The Playboy Mansion of Hugh Hefner was a magnet for celebrities in California for decades. The Los Angeles location served as the scene of the magazine publisher’s final wedding to Crystal Harris in 2012. In 2013, a source revealed that she had signed a prenuptial agreement with Hefner, and his will that existed at the time did not name her as a beneficiary.
Hefner’s death at the age on 91 launches the process of distributing his fortune. As of 2013, his assets reached an estimated $43 million. The sale of his famous Playboy Mansion in August 2016 produced another $100 million in revenue for him. The will directs substantial assets to his children, multiple charities and the University of Southern California film school.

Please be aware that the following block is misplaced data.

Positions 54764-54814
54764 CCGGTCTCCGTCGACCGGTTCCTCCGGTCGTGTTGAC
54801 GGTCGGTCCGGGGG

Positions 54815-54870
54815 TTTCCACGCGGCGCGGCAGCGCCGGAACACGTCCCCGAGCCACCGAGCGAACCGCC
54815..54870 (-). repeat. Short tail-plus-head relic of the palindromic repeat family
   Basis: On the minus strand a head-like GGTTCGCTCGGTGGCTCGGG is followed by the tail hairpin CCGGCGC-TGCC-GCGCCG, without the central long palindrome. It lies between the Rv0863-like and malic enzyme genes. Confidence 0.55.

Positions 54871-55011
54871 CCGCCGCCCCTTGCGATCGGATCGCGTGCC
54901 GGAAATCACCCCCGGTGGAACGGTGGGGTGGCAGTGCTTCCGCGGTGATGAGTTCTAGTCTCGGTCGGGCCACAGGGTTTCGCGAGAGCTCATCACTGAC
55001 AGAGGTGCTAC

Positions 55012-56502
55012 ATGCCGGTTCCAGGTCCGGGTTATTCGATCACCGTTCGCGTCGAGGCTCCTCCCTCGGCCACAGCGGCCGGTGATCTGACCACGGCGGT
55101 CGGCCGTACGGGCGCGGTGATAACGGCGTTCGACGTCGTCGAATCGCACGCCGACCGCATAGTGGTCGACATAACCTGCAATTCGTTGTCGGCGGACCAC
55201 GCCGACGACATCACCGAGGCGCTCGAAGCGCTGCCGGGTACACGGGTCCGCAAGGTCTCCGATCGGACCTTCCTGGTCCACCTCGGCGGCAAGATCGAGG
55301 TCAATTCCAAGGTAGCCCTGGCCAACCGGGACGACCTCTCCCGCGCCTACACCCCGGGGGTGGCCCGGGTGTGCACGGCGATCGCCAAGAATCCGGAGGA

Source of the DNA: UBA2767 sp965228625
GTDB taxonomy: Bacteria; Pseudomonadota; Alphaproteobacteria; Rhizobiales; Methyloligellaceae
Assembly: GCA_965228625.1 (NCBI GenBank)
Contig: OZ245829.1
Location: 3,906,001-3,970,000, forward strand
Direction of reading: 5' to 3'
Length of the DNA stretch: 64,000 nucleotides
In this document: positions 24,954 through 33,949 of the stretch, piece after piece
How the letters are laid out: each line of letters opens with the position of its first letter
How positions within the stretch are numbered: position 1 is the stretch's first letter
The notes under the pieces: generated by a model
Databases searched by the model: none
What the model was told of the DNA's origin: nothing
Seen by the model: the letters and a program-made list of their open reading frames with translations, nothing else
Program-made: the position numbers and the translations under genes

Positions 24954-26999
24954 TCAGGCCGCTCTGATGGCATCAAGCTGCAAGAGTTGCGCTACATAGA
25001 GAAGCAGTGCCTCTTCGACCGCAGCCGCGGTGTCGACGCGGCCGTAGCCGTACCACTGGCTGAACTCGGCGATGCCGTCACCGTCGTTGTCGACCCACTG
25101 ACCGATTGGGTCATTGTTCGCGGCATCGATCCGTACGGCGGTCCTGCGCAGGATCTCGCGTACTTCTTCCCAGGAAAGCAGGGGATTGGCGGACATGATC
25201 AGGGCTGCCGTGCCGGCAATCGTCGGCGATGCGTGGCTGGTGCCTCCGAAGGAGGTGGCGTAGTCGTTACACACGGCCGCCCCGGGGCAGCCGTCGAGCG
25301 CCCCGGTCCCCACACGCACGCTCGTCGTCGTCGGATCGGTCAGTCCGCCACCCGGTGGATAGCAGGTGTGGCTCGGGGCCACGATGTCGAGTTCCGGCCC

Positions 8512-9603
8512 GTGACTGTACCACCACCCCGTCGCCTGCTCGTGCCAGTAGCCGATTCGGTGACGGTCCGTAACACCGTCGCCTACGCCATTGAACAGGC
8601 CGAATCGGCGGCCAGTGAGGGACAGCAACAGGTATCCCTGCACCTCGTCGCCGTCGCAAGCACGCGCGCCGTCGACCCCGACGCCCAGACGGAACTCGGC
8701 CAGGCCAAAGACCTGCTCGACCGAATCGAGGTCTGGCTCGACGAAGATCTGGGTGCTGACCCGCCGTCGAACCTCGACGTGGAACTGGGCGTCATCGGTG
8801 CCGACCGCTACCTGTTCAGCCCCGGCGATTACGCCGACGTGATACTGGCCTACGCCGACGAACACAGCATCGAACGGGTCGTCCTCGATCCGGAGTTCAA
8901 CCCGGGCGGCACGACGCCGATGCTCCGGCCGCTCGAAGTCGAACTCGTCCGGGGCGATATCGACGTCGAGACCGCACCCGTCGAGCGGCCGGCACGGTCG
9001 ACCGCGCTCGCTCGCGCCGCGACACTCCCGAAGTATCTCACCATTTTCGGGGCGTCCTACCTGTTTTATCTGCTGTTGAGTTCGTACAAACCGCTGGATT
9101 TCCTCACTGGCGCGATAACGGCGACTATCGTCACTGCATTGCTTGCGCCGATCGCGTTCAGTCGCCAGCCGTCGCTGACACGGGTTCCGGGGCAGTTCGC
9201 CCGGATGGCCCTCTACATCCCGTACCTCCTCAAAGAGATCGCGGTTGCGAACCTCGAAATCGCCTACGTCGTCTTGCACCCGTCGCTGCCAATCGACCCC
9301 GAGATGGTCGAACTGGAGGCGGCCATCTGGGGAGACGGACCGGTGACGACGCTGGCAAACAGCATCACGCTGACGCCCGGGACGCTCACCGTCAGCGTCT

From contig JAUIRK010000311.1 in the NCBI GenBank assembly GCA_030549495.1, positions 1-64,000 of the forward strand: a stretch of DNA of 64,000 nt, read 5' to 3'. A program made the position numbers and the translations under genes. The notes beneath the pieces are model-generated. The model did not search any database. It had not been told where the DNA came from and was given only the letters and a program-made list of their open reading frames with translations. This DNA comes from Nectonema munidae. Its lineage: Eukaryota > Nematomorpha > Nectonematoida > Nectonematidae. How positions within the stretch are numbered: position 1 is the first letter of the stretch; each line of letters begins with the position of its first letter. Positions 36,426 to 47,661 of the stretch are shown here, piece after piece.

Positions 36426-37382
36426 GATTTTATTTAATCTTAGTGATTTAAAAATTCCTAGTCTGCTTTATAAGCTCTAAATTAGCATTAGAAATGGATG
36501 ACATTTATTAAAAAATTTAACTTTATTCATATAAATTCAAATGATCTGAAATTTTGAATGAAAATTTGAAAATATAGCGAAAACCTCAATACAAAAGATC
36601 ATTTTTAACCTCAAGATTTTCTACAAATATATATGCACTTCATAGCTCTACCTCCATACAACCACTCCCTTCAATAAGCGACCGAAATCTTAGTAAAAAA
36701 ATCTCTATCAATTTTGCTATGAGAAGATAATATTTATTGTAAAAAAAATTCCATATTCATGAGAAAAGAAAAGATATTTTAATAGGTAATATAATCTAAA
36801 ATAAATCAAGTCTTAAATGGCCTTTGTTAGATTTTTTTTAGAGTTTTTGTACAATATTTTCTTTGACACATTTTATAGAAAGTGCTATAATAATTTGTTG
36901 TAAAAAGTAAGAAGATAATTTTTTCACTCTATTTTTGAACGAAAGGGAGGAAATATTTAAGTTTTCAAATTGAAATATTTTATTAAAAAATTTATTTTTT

His fortune emerged from the success of his Playboy brand, which his 26-year-old son said would endure in history. In the statement announcing Hefner’s death, he wrote about the impact of his father’s publication on the media landscape. He described his father as a cultural pioneer who promoted free speech, sexual freedom and civil rights.
When an elderly person passes, friends or family members sometimes question the validity of a will, especially one revised under the suspicious influence of another party. A person who believes that a will does not accurately reflect a loved one’s intentions or that a trust administrator is managing assets poorly could consult an attorney who litigates inheritance disputes. A lawyer could research the situation and potentially organize documentation that points to the undue influence of another party or inheritance theft.